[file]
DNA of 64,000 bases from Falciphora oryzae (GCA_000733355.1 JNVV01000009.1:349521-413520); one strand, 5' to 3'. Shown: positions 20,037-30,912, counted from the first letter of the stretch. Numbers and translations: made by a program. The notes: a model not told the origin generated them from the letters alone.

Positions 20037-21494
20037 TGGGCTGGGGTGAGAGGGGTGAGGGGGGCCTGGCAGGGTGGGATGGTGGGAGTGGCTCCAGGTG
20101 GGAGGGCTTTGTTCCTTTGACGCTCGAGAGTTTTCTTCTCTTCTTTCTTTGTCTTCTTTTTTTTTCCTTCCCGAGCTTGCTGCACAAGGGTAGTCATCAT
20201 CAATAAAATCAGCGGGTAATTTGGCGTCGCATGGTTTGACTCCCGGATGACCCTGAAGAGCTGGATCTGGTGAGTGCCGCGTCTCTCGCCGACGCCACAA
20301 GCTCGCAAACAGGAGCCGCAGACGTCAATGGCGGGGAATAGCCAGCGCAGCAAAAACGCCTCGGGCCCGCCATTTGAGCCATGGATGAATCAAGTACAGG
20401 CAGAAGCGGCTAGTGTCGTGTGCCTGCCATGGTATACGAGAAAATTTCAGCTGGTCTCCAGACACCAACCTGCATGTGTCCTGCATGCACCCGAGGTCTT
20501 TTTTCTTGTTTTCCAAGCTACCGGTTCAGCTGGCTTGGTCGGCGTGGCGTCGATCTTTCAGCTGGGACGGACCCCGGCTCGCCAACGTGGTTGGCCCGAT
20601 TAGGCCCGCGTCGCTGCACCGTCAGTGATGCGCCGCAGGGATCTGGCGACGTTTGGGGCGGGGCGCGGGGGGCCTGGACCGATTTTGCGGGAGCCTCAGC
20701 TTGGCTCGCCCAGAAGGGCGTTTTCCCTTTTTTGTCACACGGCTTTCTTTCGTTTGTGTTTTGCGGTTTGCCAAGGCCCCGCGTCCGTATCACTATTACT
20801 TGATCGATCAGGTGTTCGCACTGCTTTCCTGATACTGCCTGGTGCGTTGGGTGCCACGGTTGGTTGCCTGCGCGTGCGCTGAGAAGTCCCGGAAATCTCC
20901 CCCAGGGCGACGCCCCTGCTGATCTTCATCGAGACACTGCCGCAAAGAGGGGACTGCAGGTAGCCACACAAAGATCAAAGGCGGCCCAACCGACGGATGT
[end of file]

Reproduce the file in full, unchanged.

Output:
DNA of 64,000 bases from Falciphora oryzae (GCA_000733355.1 JNVV01000009.1:349521-413520); one strand, 5' to 3'. Shown: positions 20,037-30,912, counted from the first letter of the stretch. Numbers and translations: made by a program. The notes: a model not told the origin generated them from the letters alone.

Positions 20037-21494
20037 TGGGCTGGGGTGAGAGGGGTGAGGGGGGCCTGGCAGGGTGGGATGGTGGGAGTGGCTCCAGGTG
20101 GGAGGGCTTTGTTCCTTTGACGCTCGAGAGTTTTCTTCTCTTCTTTCTTTGTCTTCTTTTTTTTTCCTTCCCGAGCTTGCTGCACAAGGGTAGTCATCAT
20201 CAATAAAATCAGCGGGTAATTTGGCGTCGCATGGTTTGACTCCCGGATGACCCTGAAGAGCTGGATCTGGTGAGTGCCGCGTCTCTCGCCGACGCCACAA
20301 GCTCGCAAACAGGAGCCGCAGACGTCAATGGCGGGGAATAGCCAGCGCAGCAAAAACGCCTCGGGCCCGCCATTTGAGCCATGGATGAATCAAGTACAGG
20401 CAGAAGCGGCTAGTGTCGTGTGCCTGCCATGGTATACGAGAAAATTTCAGCTGGTCTCCAGACACCAACCTGCATGTGTCCTGCATGCACCCGAGGTCTT
20501 TTTTCTTGTTTTCCAAGCTACCGGTTCAGCTGGCTTGGTCGGCGTGGCGTCGATCTTTCAGCTGGGACGGACCCCGGCTCGCCAACGTGGTTGGCCCGAT
20601 TAGGCCCGCGTCGCTGCACCGTCAGTGATGCGCCGCAGGGATCTGGCGACGTTTGGGGCGGGGCGCGGGGGGCCTGGACCGATTTTGCGGGAGCCTCAGC
20701 TTGGCTCGCCCAGAAGGGCGTTTTCCCTTTTTTGTCACACGGCTTTCTTTCGTTTGTGTTTTGCGGTTTGCCAAGGCCCCGCGTCCGTATCACTATTACT
20801 TGATCGATCAGGTGTTCGCACTGCTTTCCTGATACTGCCTGGTGCGTTGGGTGCCACGGTTGGTTGCCTGCGCGTGCGCTGAGAAGTCCCGGAAATCTCC
20901 CCCAGGGCGACGCCCCTGCTGATCTTCATCGAGACACTGCCGCAAAGAGGGGACTGCAGGTAGCCACACAAAGATCAAAGGCGGCCCAACCGACGGATGT